Women life scientists file fewer patents

Aug 04, 2006

A U.S. professor says women life scientists in higher education apply for patents at a far lower rate than do men.

University of California-Berkeley Assistant Professor Waverly Ding says such women life scientists patent their work at a rate of 40 percent of that of their male peers.

Although the gender gap in the academic life sciences has narrowed, Ding says the gap remains wide in female faculty's commercialization of scientific research, as measured by patenting activity.

"There are many studies that investigate the gender gap in other areas of attainment, such as productivity, promotions and representation in elite universities," Ding said. "But there was little being said about the gender gap in commercialization of a faculty member's discoveries."

The research by Ding and co-authors Fiona Murray of the MIT Sloan School of Management and Toby Stuart of Harvard Business appears in the journal Science.

Copyright 2006 by United Press International

Explore further: Dragons awaken and Clarkson goes green in April Fools' medley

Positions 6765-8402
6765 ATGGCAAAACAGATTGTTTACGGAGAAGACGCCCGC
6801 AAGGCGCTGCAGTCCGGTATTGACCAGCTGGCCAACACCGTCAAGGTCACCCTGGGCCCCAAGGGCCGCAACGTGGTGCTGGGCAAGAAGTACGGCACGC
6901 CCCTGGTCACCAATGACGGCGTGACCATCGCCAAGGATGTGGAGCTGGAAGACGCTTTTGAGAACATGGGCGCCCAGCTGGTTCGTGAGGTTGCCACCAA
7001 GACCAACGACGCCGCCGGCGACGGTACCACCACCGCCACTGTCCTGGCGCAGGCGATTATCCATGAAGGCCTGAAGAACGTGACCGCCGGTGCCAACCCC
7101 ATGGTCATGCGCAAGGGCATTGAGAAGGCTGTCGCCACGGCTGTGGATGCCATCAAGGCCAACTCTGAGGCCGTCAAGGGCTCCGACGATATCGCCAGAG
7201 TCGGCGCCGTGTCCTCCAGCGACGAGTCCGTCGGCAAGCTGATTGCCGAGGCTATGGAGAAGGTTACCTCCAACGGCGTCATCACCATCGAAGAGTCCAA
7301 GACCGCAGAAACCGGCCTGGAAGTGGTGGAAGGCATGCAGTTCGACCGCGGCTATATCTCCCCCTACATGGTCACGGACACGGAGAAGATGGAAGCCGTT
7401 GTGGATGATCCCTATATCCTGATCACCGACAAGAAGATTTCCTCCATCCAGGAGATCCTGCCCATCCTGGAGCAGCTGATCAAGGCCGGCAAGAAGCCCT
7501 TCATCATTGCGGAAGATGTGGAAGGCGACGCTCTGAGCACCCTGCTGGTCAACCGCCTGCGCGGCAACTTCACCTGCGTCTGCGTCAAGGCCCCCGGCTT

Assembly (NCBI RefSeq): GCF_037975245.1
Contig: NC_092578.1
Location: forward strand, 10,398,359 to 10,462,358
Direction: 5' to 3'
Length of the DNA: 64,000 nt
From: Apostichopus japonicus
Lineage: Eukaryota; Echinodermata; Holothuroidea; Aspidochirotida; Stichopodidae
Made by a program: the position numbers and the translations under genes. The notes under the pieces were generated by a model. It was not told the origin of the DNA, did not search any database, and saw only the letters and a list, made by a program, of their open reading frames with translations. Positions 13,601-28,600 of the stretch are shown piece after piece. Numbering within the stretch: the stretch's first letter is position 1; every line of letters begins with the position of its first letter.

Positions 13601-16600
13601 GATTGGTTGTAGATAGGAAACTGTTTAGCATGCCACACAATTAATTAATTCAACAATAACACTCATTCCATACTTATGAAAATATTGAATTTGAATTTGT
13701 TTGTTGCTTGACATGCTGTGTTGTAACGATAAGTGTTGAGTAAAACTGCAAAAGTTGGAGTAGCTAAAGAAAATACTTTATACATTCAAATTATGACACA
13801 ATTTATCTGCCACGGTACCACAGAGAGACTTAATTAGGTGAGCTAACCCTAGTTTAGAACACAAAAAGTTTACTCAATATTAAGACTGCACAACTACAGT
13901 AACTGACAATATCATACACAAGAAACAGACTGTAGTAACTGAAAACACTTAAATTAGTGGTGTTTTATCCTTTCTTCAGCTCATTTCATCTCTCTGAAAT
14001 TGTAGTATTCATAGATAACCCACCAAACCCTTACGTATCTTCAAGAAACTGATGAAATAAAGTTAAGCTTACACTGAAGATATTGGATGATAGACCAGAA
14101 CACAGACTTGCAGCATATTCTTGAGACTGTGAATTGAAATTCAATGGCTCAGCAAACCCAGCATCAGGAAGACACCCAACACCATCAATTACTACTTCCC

Related Stories

Recommended for you

The humorous path to academic success

7 hours ago

Academics and universities are in a race: to produce high impact publications, to gain citations, bring in grant income and climb university rankings. In this rat race, perhaps the true path to academic success ...

Scientists ask, peer review on fast track at what price?

8 hours ago

A fast-track peer-review trial is in the news. A Nature Publishing Group (NPG) -owned journal's editorial board member has resigned in protest over a pilot project where researchers pay for faster peer review. ...

New research says Anne Frank likely died a month earlier

Mar 31, 2015

Teenage Jewish diarist Anne Frank likely died of typhus in a Nazi concentration camp about a month earlier than previously thought, the Amsterdam museum that honors her memory said Tuesday on the 70th anniversary of the officially ...

User comments : 0

Please sign in to add a comment. Registration is free, and takes less than a minute. Read more

Click here to reset your password.
Sign in to get notified via email when new comments are made.